Works of Wacław Szpakowski in Riga.
Wacław Szpakowski's previously unpublished archive will be presented for the first time in Riga at the Latvian National Museum of Art on the anniversary of the artist’s birthday. The exhibition is co-organised by the Adam Mickiewicz Institute.
The exhibition, open between 4.03 - 30.04, is an opportunity to explore Szpakowski's time at university and his personal relationship with Latvia. It features a large selection of artworks, as well as unpublished archival materials – some pioneering, yet not widely known, works of art. The project will provide a coherent framework for the artworks and archival materials, commemorating the 140th birthday and the 50th anniversary of the artist's death.
Wacław Szpakowski wrote about his work:
“These were, in a sense, experiments with straight lines. They did not take place in scientific laboratories, but instead contingently, in various places and at different times, because all this required was a piece of paper and a pencil." […] The linear ideas created in this manner were merely, so to speak, improvisations.”
For more than half a century, Szpakowski did not reveal his drawings to anyone except his family. Eventually, towards the end of his life, he described them in a critical essay entitled “Linie rytmiczne” [Rhythmic Lines].
The design of the exhibition, inspired by Szpakowski's labyrinthine linear compositions, is created by Liva Kreislere, the architect of exhibitions such as “Notes ryski. Śladem linii Wacława Szpakowskiego” [Riga Notebooks]. The exhibition is organized in cooperation with the Latvian Centre for Contemporary Art and the Muzeum Sztuki in Łódź. It is curated by Jakub Gawkowski, Daniel Muzyczuk, and Inga Lāce.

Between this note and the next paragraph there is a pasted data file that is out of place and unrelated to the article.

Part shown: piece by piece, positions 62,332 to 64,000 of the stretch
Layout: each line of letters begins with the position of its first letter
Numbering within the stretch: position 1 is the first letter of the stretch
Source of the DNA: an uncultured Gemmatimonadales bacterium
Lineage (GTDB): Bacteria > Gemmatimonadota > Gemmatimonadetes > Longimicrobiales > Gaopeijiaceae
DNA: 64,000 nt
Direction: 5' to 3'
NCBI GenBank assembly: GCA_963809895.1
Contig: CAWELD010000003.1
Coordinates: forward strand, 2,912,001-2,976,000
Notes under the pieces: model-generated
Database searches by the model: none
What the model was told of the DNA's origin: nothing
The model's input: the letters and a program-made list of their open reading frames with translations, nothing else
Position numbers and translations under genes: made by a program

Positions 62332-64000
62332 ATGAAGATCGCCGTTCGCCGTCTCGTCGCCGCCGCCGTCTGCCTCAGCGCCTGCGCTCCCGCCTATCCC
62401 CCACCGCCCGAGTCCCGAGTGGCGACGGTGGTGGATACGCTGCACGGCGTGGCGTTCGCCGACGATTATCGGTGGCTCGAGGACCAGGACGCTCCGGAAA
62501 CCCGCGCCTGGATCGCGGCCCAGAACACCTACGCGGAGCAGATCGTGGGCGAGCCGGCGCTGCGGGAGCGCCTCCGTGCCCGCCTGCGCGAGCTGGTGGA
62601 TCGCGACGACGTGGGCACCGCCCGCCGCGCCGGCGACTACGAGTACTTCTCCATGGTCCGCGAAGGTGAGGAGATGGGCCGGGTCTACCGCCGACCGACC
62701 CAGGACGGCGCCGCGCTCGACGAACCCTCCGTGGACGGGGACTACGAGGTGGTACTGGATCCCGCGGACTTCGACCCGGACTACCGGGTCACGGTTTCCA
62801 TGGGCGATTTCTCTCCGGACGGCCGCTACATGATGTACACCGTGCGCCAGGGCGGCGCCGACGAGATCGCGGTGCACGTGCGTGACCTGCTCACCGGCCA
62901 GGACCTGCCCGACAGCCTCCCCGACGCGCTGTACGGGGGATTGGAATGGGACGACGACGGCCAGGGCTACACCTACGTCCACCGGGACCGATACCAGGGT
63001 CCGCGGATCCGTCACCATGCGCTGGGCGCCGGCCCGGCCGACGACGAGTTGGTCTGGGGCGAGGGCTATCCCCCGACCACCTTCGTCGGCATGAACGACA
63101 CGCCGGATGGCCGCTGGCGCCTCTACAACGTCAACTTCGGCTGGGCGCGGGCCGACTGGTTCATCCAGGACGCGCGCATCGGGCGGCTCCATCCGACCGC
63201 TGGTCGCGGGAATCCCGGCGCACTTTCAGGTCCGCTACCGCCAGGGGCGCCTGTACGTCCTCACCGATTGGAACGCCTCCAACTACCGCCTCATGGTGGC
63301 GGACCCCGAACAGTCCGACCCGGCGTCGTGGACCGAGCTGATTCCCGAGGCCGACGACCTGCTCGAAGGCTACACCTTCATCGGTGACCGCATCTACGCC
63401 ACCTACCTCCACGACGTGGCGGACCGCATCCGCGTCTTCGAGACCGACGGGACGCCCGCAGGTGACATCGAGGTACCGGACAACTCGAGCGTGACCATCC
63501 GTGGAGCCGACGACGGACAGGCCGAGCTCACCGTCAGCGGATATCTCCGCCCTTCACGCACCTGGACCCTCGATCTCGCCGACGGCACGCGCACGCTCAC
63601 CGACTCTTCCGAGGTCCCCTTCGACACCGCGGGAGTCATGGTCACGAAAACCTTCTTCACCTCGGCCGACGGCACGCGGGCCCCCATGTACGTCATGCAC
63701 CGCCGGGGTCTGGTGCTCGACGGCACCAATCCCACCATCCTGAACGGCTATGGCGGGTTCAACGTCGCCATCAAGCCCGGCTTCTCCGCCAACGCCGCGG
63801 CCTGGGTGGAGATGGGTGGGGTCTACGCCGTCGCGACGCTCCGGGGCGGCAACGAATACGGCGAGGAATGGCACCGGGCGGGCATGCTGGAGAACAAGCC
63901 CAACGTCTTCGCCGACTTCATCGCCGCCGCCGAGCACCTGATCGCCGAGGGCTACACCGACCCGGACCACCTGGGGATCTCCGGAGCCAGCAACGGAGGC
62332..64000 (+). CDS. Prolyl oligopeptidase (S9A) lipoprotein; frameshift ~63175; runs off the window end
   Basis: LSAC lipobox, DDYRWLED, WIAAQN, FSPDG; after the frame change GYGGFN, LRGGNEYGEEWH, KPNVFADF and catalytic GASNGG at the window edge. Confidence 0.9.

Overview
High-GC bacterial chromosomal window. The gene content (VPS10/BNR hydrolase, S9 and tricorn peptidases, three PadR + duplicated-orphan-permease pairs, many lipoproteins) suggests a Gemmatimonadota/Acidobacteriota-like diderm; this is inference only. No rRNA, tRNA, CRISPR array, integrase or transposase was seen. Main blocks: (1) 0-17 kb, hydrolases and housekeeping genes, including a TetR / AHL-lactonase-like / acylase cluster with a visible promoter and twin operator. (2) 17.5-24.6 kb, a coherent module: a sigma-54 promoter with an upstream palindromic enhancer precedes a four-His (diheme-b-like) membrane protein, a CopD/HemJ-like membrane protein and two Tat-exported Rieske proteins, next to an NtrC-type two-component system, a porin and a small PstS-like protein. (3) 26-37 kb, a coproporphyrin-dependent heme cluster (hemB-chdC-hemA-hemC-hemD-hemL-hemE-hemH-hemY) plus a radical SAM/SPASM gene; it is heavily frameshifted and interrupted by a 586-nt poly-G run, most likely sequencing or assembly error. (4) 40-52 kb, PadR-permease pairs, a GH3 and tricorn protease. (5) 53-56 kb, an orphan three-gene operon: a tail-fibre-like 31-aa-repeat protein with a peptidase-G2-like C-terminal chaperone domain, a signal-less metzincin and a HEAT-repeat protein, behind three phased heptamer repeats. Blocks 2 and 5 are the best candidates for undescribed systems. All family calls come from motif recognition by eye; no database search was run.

Wacław Szpakowski was born in 1883. When he was 14, his family relocated to Riga. There, he continued education and graduated with a degree in architectural engineering. He also received a musical education and played the violin, during the Riga period, in a student orchestra.
He travelled throughout Latvia, collecting drawings and photographic notes from his travels that focuses on architecture and its ornamental details.
Szpakowski was an architect by education, and worked with photography and drawing, he was the creator of the system of rhythmic lines, a Polish avant-garde artist and a pioneer of geometric abstraction.
The Latvian National Museum of Art [Latvijas Nacionālais mākslas muzejs] is the largest art museum in Latvia.
Muzeum Sztuki in Łódź, founded in 1930, it is one of the oldest existing museums collecting avant-garde art.
The Adam Mickiewicz Institute is a national cultural institution established in 2000 with the aim of building a lasting interest in Polish culture around the world in cooperation with foreign partners and through international cultural exchange in dialogue with recipients, in line with Polish foreign policy. Over the last 20 years, the Institute has completed projects in over 70 countries on 6 continents. The Adam Mickiewicz Institute is promoted by the Minister of Culture and National Heritage.